Can your kids keep an interesting conversation going?
My young adult son and I were recently noticing other people’s inability to hold a conversation. Perhaps you’ve observed conversations that fizzle once you no longer carry the dialogue by asking inquisitive questions. My son works in an industry with a lot of adults, and although younger than most, he finds this same challenge. We soon discover that age, education, and leadership position are no guarantee for the ability to dialogue with others. The point is not to depreciate the person who has a difficult time with conversations, but, to ask, ‘How can I make a difference in my family to develop this life skill?’
How’s conversation modeled at your house?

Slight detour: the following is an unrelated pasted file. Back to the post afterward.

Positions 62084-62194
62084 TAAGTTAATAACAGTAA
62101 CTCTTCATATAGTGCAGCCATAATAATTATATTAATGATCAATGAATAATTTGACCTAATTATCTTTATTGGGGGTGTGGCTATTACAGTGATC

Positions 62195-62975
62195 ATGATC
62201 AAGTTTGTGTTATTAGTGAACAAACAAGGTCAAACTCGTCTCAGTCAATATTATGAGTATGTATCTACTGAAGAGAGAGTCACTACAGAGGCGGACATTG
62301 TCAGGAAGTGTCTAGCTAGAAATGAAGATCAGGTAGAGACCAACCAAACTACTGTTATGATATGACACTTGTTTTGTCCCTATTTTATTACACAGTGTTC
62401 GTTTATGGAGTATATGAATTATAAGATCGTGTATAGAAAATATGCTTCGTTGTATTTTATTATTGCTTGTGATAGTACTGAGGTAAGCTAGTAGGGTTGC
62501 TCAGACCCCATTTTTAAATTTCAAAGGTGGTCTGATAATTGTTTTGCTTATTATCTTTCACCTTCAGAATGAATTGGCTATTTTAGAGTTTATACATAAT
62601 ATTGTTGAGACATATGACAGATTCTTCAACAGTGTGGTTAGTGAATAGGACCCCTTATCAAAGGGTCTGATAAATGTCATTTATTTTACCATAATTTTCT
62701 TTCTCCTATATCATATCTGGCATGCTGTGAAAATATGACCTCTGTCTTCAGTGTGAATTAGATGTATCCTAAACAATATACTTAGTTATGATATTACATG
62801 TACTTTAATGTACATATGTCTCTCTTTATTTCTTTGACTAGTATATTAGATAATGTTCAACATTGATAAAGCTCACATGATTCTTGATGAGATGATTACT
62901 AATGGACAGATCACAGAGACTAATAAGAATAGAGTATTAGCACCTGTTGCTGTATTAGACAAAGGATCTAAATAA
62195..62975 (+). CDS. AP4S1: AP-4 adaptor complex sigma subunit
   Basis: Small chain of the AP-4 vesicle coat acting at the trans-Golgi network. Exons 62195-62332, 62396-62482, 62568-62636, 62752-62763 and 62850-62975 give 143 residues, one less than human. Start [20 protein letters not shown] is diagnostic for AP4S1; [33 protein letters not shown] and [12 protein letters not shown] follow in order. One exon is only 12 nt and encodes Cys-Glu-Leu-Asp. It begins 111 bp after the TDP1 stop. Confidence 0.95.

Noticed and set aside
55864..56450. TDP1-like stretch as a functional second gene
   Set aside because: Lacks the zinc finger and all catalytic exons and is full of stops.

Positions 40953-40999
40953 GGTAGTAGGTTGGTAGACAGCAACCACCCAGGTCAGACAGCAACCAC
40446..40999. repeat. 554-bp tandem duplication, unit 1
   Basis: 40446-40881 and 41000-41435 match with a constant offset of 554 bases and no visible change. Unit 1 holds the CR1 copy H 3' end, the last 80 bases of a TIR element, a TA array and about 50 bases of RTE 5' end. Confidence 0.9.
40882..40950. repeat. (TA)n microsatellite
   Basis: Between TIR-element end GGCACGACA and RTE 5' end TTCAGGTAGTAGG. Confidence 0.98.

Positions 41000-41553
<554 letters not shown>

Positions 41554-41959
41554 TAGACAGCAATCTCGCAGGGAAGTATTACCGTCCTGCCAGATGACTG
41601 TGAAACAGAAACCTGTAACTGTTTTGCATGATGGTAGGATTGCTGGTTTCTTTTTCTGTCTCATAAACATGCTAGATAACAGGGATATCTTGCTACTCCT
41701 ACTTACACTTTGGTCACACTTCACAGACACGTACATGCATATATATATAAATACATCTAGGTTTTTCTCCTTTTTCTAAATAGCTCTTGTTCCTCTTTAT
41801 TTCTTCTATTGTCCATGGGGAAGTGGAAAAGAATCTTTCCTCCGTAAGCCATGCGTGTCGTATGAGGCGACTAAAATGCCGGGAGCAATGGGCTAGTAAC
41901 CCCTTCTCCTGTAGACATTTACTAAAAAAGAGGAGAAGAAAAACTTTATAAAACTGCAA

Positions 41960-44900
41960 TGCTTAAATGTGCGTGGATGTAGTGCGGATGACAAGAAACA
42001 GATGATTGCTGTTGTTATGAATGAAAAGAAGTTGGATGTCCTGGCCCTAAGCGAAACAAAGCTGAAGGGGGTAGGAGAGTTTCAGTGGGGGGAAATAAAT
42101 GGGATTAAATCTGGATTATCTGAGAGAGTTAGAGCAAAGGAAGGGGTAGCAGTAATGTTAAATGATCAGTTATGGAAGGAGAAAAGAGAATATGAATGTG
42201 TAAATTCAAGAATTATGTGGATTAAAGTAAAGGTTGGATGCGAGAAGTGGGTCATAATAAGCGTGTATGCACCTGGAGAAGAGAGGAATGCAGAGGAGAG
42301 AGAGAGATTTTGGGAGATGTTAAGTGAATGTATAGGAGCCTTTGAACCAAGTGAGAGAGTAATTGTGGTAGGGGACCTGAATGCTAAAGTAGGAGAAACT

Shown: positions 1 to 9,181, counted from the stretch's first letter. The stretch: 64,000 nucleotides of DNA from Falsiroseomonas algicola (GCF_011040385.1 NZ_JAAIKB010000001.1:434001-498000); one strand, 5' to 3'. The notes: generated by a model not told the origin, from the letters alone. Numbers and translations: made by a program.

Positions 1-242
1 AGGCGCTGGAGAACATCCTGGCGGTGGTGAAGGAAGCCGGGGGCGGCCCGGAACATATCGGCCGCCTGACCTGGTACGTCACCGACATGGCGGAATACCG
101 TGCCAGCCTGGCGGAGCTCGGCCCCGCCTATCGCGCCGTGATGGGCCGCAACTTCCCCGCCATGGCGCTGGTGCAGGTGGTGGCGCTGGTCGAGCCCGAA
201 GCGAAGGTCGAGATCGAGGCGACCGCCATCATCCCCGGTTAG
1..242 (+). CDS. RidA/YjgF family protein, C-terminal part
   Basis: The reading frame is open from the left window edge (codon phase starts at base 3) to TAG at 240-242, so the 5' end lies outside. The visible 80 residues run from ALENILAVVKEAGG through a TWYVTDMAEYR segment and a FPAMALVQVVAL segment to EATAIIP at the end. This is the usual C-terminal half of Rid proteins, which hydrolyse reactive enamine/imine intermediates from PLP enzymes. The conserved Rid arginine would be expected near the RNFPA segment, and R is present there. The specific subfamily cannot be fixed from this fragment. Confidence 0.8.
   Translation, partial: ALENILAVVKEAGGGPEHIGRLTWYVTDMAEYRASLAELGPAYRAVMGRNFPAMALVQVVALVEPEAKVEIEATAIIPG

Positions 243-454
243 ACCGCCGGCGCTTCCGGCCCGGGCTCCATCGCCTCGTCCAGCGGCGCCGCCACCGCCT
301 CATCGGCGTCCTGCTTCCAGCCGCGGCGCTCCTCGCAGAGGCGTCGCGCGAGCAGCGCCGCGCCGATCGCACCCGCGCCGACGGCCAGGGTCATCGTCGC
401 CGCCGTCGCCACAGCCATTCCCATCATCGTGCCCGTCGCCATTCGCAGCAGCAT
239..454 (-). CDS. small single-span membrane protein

Growing up, we learn basically by being modeled or taught. When were you modeled or taught to have conversations? How do kids learn to dialogue today? A healthy conversation includes eye contact, reading body language, showing interest, empathetic listening, and offering feedback. It won’t happen in front of a computer, TV or smart phone.
With my kids, dinnertimes were the best setting to have conversations as a family. (Bedtime stories and tucks-in were a close runner up!)There’s so much research supporting the value of family meals in the well-being of children. They develop a richer vocabulary; have higher grades, self-esteem, and resilience. Most likely, it’s not the food that’s making this difference but the quality interactions happening at the table. So, how can you develop your kid’s conversation skills?